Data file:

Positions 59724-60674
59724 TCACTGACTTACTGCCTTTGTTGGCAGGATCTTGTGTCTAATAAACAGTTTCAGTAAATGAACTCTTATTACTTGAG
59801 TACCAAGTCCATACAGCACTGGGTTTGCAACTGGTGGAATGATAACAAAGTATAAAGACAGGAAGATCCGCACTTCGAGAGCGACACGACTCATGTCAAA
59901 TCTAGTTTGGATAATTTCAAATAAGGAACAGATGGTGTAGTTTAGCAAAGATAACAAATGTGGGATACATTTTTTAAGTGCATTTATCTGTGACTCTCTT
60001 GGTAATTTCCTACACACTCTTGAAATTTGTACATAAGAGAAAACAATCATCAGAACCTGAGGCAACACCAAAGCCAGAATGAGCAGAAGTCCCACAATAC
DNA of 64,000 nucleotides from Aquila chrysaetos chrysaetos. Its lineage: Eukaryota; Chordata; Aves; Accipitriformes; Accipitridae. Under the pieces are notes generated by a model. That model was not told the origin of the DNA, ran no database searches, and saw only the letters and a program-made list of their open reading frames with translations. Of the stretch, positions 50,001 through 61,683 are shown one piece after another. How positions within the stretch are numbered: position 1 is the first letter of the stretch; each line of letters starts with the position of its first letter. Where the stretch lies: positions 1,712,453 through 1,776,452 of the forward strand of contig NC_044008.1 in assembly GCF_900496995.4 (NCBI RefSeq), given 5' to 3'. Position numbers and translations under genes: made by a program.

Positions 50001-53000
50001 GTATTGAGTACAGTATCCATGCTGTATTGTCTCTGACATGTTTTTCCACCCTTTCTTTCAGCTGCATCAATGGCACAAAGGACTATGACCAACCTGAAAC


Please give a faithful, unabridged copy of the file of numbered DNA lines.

Positions 59724-60674
59724 TCACTGACTTACTGCCTTTGTTGGCAGGATCTTGTGTCTAATAAACAGTTTCAGTAAATGAACTCTTATTACTTGAG
59801 TACCAAGTCCATACAGCACTGGGTTTGCAACTGGTGGAATGATAACAAAGTATAAAGACAGGAAGATCCGCACTTCGAGAGCGACACGACTCATGTCAAA
59901 TCTAGTTTGGATAATTTCAAATAAGGAACAGATGGTGTAGTTTAGCAAAGATAACAAATGTGGGATACATTTTTTAAGTGCATTTATCTGTGACTCTCTT
60001 GGTAATTTCCTACACACTCTTGAAATTTGTACATAAGAGAAAACAATCATCAGAACCTGAGGCAACACCAAAGCCAGAATGAGCAGAAGTCCCACAATAC
DNA of 64,000 nucleotides from Aquila chrysaetos chrysaetos. Its lineage: Eukaryota; Chordata; Aves; Accipitriformes; Accipitridae. Under the pieces are notes generated by a model. That model was not told the origin of the DNA, ran no database searches, and saw only the letters and a program-made list of their open reading frames with translations. Of the stretch, positions 50,001 through 61,683 are shown one piece after another. How positions within the stretch are numbered: position 1 is the first letter of the stretch; each line of letters starts with the position of its first letter. Where the stretch lies: positions 1,712,453 through 1,776,452 of the forward strand of contig NC_044008.1 in assembly GCF_900496995.4 (NCBI RefSeq), given 5' to 3'. Position numbers and translations under genes: made by a program.

Positions 50001-53000
50001 GTATTGAGTACAGTATCCATGCTGTATTGTCTCTGACATGTTTTTCCACCCTTTCTTTCAGCTGCATCAATGGCACAAAGGACTATGACCAACCTGAAAC